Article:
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Direct marketing guidance for the public sector

The UK Information Commissioner’s (ICO) new guidance aims to help public sector organisations to understand when direct marketing considerations will apply to their messaging. ICO Director of High Priority Investigations & Intelligence Anthony Luhman underlined that: “. . . there are times when the direct marketing rules will apply and we want to help the public sector get it right . . Done properly the public should have trust and confidence in promotional messaging from the public sector.” In this article, we consider the main aspects of the ICO guidance.

What constitutes direct marketing?

Section 122(5) of the UK Data Protection Act 2018 defines direct marketing as: “the communication (by whatever means) of advertising or marketing material which is directed to particular individuals”. This broad interpretation includes the promotion of aims and ideals (for example, political campaigning) in addition to activities that are more immediately apparent as commercial marketing (for example, promoting a leisure service that the individual has to pay to use).

Routine service messages such as the acknowledgement of receipt of an application, confirmation of an appointment or test results, reminders about overdue payments and updates about delays or changes to services etc., do not constitute direct marketing. However, if these messages incorporate direct marketing, even as an ancillary purpose, they will in fact be classified as direct marketing. The inclusion of service providers’ general branding and / or logos within service messages do not constitute direct marketing in of themselves.

Promotional messages that are strictly necessary for public sector organisations to perform their public functions or tasks, for example promoting their guidance, helplines and new public services, do not constitute direct marketing. Nonetheless, such messages should remain proportionate to the purposes for those messages.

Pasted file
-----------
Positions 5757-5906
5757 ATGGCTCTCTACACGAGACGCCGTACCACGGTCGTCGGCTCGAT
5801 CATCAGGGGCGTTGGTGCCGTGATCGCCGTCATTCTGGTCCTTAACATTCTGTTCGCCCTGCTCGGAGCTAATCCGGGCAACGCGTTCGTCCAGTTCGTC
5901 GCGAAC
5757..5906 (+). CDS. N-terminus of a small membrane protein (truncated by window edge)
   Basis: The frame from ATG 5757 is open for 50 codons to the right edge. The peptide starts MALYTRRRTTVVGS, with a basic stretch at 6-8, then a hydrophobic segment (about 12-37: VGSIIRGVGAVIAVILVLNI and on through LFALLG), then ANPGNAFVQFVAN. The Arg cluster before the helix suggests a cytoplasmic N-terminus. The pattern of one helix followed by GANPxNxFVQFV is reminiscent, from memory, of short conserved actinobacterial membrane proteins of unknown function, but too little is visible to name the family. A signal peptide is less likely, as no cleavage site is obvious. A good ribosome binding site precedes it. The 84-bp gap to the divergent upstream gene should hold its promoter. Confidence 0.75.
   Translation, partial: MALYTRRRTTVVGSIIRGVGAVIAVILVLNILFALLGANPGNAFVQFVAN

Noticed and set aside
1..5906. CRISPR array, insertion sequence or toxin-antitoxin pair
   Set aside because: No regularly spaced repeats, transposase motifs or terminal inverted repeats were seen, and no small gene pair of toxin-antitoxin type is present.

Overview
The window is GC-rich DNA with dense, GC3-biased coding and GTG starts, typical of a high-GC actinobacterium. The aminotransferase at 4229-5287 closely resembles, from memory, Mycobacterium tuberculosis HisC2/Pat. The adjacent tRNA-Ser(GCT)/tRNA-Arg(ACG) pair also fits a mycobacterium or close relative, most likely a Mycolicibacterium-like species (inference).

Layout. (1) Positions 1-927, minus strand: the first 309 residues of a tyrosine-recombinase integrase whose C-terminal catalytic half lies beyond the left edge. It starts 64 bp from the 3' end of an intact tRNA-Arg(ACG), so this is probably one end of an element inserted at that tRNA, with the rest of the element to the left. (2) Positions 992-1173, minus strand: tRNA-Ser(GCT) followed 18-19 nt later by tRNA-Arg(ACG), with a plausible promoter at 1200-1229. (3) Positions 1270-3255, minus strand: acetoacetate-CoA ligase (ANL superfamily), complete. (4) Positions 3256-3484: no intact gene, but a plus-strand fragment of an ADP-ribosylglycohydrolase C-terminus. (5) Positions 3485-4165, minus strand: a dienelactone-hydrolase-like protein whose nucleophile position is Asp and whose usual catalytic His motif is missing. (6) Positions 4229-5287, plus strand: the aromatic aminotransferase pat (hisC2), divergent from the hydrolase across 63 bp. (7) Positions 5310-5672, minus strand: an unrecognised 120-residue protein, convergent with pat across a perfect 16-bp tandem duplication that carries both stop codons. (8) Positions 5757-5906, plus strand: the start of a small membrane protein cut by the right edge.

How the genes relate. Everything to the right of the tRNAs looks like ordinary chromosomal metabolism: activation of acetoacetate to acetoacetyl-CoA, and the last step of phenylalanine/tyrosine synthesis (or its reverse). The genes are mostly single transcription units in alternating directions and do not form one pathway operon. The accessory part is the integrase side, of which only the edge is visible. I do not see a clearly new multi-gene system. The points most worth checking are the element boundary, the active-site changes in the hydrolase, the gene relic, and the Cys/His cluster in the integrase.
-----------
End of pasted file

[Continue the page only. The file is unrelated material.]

What do public sector organisations need to consider?

If the relevant messages constitute direct marketing and are electronic (automated or live telephone calls, emails, faxes or text messages), public sector organisations must comply with the relevant provisions of the Privacy and Electronic Communications (EC Directive) Regulations 2003 (PECR), in addition to the absolute right of individuals under Article 21(2) of the UK General Data Protection Regulation (GDPR) to object to the processing of their personal data for direct marketing purposes.

However, if the relevant messages either do not constitute direct marketing or are not electronic, but do rely on “public task” as the valid lawful basis for the processing of the relevant personal data under the GDPR, they will necessitate an alternative consideration for public sector organisations. Namely, the qualified right of individuals under Article 21(1) of the GDPR to generally object to processing of their personal data, which will oblige the public sector organisations to  demonstrate: “compelling legitimate grounds . . . which override the [individuals’] interests, rights and freedoms.” In any event, the PECR will not be applicable to such messages.

Whether or not the relevant messages constitute direct marketing, public sector organisations must comply with the other provisions of the GDPR when processing personal data, in particular ensuring that they:

  • have a valid lawful basis for the processing (which is likely to be either consent under Article 6(1)(a) or public task under Article 6(1)(e), of the GDPR): and
  • provide relevant privacy information in accordance with the lawfulness, fairness and transparency requirement under Article 5(1)(a) and the right to be informed under Article 13, of the GDPR.

Recommendations

In light of the above, organisations should ensure that:

  • they have documented and valid lawful bases for the processing of personal data, in particular when sending out messaging on behalf of third parties;
  • they provide adequate privacy information in respect of the processing of personal data, including the messaging that individuals should expect to receive;
  • they establish whether or not messaging (including those on behalf of third parties) constitutes direct marketing by electronic means and if so, that this messaging complies with the PECR; and
  • there are robust procedures and processes in respect of the withdrawal of consent and the right to object, for example simple mechanisms for individuals to unsubscribe from direct marketing.

Trilateral’s Data Protection and Cyber-Risk Team has significant experience supporting organisations in conducting direct marketing. For more information please feel free to contact our advisers, who would be more than happy to help.

Sanjay Patel

Sanjay Patel is Data Protection Advisor at Trilateral Research.

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